While COVID-19 poses less of a threat to younger people compared to the elderly, it is a misconception that young adults are in the clear. In just one week, COVID-19 has been the cause of death for 11,421 individuals under 45 years old in the United States. These statistics only reflect lives that were lost, and not those who are currently hospitalized or at quarantining at home.
Kirra experienced the sheer intensity of COVID-19 in her own household when her middle sister, only 19 years old, experienced symptoms similar and as severe as her mother, who is in her mid-40’s. Quarantined together in one room, they experienced symptoms like fever and altered sense of smell and taste. However, the first and most severe symptom was body aches. Kirra would facetime her mother and sister for moral support, and find that they would have to “lay on the floor” in order to ease their pain.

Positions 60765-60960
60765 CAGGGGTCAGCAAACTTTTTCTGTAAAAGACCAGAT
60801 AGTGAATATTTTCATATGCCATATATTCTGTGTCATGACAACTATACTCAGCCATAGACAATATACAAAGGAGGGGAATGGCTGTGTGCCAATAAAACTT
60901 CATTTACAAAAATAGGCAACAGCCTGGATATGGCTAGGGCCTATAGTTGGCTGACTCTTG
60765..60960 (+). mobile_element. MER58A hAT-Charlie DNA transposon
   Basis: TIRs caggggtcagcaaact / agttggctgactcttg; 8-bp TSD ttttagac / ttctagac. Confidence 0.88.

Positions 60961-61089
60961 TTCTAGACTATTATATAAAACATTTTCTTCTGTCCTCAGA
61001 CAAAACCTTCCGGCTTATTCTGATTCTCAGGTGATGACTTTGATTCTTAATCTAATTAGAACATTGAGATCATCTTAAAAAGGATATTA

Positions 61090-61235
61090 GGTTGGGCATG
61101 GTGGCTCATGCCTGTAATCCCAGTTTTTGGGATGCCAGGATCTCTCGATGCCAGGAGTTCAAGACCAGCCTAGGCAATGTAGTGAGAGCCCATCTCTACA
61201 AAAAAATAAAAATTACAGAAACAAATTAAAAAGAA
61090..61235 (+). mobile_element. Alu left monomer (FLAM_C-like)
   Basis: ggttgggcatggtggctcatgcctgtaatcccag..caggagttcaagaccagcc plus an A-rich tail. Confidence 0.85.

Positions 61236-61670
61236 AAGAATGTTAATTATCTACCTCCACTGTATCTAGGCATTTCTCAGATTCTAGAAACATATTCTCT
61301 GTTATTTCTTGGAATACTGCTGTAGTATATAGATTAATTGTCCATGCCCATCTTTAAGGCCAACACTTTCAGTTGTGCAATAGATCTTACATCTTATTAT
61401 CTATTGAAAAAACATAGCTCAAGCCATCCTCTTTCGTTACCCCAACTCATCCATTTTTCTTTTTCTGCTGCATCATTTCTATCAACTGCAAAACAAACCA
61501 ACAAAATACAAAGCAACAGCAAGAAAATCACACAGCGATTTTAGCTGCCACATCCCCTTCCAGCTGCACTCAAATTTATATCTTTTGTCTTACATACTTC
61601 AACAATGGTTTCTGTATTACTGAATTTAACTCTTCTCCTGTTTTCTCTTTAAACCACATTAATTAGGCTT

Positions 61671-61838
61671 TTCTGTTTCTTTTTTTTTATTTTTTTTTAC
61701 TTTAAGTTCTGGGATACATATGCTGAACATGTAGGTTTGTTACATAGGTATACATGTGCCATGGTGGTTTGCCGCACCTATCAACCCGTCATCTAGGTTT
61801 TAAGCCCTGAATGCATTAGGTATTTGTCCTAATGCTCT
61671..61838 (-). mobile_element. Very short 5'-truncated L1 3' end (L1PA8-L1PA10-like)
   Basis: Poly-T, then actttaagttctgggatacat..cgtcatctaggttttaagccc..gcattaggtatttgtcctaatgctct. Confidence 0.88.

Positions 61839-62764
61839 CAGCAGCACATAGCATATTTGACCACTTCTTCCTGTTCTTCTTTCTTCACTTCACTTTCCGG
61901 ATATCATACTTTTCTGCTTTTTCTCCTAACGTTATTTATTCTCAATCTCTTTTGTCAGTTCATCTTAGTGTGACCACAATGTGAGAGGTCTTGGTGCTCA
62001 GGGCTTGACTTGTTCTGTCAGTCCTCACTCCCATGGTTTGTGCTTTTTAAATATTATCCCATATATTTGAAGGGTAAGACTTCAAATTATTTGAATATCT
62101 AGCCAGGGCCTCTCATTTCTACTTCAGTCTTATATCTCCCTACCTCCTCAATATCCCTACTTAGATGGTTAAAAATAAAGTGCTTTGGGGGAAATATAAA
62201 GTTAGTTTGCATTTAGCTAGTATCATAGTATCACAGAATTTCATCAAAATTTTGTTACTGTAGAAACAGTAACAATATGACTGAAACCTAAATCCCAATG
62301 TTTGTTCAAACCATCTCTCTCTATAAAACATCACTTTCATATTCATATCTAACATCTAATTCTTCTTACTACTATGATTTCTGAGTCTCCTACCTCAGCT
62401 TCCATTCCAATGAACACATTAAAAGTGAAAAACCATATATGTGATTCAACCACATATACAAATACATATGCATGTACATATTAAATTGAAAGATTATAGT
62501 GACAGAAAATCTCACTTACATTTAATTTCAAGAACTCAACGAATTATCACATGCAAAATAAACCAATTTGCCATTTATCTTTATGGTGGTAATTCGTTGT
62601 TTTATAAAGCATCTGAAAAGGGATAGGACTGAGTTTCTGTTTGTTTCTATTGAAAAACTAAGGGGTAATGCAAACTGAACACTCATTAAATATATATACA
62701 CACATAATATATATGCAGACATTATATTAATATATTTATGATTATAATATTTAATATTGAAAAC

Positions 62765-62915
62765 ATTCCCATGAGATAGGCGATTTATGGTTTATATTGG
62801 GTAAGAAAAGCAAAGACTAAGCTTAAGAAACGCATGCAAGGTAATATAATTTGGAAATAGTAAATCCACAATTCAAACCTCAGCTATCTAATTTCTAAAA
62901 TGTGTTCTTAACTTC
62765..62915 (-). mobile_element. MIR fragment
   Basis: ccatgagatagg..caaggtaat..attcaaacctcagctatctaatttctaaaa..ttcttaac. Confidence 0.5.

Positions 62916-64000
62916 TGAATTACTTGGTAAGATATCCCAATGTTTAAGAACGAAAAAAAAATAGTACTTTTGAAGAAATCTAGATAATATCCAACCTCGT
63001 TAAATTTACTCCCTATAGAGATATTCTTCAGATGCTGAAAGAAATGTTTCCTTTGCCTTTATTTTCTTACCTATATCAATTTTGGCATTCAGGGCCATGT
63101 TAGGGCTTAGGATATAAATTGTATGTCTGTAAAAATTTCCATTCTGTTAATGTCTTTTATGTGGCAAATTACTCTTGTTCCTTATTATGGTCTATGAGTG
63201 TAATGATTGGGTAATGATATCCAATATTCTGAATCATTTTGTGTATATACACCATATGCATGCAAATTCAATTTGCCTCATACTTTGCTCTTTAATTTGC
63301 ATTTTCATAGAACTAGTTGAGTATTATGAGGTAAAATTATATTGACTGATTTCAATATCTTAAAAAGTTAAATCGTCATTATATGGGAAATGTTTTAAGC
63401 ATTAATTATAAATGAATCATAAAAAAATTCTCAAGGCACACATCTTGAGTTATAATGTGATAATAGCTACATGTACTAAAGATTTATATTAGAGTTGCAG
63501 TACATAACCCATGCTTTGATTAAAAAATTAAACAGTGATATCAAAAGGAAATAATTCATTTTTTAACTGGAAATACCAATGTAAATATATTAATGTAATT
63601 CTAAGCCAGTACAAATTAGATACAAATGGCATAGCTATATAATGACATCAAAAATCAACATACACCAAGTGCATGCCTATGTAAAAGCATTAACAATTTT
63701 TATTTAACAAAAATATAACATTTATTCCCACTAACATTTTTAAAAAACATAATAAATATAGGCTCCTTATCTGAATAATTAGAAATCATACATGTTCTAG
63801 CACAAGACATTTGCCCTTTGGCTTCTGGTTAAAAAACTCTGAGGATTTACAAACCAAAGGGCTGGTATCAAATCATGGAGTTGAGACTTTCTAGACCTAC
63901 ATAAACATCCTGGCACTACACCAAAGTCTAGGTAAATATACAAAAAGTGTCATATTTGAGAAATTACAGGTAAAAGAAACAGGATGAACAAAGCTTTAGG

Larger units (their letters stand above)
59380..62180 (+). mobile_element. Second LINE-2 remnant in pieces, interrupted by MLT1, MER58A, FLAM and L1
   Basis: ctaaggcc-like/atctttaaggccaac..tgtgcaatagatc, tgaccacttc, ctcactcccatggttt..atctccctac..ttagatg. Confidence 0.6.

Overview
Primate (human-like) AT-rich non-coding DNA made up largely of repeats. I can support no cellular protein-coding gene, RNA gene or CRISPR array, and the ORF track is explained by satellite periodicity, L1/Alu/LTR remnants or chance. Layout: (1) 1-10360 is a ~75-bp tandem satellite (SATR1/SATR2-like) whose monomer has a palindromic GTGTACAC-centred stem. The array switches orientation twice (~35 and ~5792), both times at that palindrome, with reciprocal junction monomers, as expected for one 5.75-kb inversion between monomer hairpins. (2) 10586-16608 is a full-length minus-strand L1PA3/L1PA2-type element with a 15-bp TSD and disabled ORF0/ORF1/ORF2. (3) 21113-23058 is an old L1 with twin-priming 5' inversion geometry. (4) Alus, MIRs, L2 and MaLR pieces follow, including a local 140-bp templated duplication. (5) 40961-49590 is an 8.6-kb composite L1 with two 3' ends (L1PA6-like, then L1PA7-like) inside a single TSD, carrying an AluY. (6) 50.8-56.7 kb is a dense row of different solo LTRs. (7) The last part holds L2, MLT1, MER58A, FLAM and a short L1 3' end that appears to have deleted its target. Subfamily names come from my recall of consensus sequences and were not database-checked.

Myalgia, or the muscle pain Kirra’s mother and sister experienced, affects around 36% of COVID-19 patients. When a person encounters a pathogen like the coronavirus for the first time, their innate immune system is activated. The innate immune system is inherited when a person is born and works indiscriminately against any and all pathogens by increasing the levels of certain molecules like Interleukin-6 (IL-6), a process called upregulation.
Molecules like IL-6 cause the rapid synthesis of certain proteins that cause inflammation and fever. Since higher internal temperatures are not suitable for most microorganisms, these changes help the body fight against pathogens. However, uncontrolled inflammation caused by too much IL-6 upregulation has been shown to cause muscle and joint pain. It is believed that this mechanism of IL-6 upregulation during coronavirus infection is what causes myalgia in COVID-19 patients, but research is still ongoing. Some research is focused more on improved pain management for current COVID-19 patients, as myalgia causes debilitating chronic pain, as seen in Kirra’s family.